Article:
Digital Developer Gerri Sinclair is one of the undisputed pioneers of Vancouver’s tech scene. The PhD in renaissance drama founded the digital content management firm NCompass Labs (sold to Microsoft in 2001), served as the first president of the B.C. government’s Premier’s Technology Council, founded the ExCITE lab at SFU (the first digital media technology R&D centre in Canada) and launched the acclaimed Centre for Digital Media on Great Northern Way. Today she serves as managing partner of Kensington Capital, where she’s charged with directing the province’s $100-million BC Tech Fund and providing venture capital to the local tech stars of tomorrow.
The Protector Oftentimes, the next generation of rich and powerful represents something of a diminished return. Not so in the case of the Lee family. The offspring of renowned Vancouver developer and philanthropist Robert Lee have become forces in their own right—perhaps none more so than daughter Carol.
The eldest of four, Lee is president and CEO of Linacare Cosmetherapy Inc., a company she co-founded in 2003 and headquartered in the historic Lee family building on East Pender, where her grandfather once ran a dry goods store. It is in this neighbourhood that Lee has had her most significant impact—chairing the City of Vancouver’s Chinatown Revitalization Committee as well as the Vancouver Chinatown Foundation, an organization she co-founded in 2012 to help buy and restore the area’s most historic buildings.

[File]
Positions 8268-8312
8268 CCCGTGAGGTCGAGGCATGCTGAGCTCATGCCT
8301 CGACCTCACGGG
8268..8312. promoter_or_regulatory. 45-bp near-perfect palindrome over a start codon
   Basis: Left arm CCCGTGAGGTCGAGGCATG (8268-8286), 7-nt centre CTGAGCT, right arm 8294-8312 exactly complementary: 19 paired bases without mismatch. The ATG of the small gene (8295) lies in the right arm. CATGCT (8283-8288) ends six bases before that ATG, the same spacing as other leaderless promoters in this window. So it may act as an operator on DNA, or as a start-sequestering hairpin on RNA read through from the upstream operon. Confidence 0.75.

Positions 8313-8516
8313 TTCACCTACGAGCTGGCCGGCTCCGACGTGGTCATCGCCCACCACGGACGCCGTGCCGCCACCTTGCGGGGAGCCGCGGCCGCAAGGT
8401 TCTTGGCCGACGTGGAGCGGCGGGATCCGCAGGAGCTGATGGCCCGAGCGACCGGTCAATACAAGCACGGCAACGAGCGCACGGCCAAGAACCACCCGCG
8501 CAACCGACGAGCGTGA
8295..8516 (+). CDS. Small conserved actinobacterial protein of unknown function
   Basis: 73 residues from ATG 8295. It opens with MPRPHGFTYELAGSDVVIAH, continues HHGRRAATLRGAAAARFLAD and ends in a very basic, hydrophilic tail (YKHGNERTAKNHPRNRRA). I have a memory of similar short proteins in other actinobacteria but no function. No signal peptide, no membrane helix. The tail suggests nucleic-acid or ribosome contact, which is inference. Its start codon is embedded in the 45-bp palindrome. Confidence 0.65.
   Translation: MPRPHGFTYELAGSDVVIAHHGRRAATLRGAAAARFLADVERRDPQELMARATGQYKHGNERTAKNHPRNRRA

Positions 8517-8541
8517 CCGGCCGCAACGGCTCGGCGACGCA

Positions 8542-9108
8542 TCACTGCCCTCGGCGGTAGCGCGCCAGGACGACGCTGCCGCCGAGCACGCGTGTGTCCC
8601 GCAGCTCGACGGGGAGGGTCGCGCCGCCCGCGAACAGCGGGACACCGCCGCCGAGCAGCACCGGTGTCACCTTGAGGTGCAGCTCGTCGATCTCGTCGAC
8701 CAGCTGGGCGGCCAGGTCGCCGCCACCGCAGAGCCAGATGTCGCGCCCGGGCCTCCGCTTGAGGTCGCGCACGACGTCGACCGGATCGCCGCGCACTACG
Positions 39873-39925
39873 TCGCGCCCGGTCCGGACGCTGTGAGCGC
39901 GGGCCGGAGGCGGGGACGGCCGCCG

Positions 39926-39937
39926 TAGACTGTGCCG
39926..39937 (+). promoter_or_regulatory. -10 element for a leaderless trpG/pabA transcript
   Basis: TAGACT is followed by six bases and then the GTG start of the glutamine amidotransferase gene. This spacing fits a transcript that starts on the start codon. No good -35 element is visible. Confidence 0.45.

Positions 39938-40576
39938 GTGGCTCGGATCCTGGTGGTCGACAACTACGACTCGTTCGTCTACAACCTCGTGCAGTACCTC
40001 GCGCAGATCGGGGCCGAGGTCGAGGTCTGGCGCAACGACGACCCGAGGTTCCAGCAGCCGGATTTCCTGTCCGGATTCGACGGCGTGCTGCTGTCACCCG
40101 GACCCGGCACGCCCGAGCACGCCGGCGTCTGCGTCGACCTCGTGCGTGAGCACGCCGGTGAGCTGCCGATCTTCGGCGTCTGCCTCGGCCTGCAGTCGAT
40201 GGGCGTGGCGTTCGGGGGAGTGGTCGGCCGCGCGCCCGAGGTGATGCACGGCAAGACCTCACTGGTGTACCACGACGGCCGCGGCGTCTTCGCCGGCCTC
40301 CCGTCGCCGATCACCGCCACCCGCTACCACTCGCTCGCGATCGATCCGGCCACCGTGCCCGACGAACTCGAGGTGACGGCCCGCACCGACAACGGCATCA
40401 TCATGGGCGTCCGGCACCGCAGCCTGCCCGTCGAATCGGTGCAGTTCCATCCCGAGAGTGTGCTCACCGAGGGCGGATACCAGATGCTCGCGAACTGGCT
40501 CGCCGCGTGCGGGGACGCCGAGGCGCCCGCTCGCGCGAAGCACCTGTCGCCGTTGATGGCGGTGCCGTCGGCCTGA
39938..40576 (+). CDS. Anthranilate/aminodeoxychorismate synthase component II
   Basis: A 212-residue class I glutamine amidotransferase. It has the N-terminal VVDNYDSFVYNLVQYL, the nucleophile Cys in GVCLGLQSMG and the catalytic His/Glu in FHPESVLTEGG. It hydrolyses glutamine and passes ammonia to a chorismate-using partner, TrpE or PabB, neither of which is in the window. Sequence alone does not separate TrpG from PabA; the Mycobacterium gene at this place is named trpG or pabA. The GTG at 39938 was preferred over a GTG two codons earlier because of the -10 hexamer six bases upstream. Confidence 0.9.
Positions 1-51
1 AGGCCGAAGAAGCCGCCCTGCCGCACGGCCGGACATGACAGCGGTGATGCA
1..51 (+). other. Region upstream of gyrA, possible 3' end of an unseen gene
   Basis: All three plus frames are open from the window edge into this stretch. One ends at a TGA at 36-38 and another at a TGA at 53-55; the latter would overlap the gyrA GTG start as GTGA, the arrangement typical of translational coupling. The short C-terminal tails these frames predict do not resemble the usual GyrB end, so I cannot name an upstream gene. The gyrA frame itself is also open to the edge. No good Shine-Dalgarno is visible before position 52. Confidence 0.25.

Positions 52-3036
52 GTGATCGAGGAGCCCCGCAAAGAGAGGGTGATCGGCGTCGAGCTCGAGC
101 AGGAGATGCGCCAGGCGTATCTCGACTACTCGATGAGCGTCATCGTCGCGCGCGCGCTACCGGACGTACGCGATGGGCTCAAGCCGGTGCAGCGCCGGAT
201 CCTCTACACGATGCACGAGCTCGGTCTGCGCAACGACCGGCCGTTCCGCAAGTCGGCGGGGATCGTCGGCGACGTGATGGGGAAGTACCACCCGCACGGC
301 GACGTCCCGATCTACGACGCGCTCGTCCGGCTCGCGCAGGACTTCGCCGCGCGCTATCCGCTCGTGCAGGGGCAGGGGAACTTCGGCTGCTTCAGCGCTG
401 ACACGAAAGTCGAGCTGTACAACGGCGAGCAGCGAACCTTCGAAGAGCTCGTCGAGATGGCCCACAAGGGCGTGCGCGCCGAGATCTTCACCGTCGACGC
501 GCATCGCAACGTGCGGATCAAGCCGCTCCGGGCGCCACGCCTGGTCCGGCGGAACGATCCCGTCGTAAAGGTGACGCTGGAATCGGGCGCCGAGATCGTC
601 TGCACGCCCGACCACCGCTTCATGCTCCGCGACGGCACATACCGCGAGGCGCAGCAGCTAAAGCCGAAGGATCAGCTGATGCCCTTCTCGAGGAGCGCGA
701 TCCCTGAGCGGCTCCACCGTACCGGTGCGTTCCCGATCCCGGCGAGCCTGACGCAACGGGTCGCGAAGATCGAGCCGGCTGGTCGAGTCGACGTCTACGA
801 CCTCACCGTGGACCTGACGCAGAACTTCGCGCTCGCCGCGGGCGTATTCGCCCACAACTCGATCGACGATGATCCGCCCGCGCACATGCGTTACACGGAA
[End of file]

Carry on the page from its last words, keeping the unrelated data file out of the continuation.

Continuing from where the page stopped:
Andy Yan, an urban planner and director of SFU’s City Program, says that Lee has been an integral force in saving one of Vancouver’s most culturally significant neighbourhoods, which has been under recent threat from redevelopment. “Through her generosity, as well as social capital, she’s been able to start this process,” says Yan.
Lee has also recently extended her political influence to Ottawa: she now sits on federal finance minister Bill Morneau’s Advisory Council for Economic Growth and serves on the Governor General’s Rideau Hall Foundation board.
Corporate Management Team, City of Vancouver
Triple Threat This trio, hired within months of each other this year, represent the new face of city hall, aimed at bringing a new mood and direction after the departure of former city manager Penny Ballem. They’ve improved staff morale, especially Kelley, with his thoughtful, inclusive style. They’ve been charging hard on revising city housing policy and trying to improve the permitting process to allow that housing to be built faster. The jury’s still waiting for definitive signs of progress from the team.
★ (Previously #22, 2013)
President of the Union of British Columbia Indian Chiefs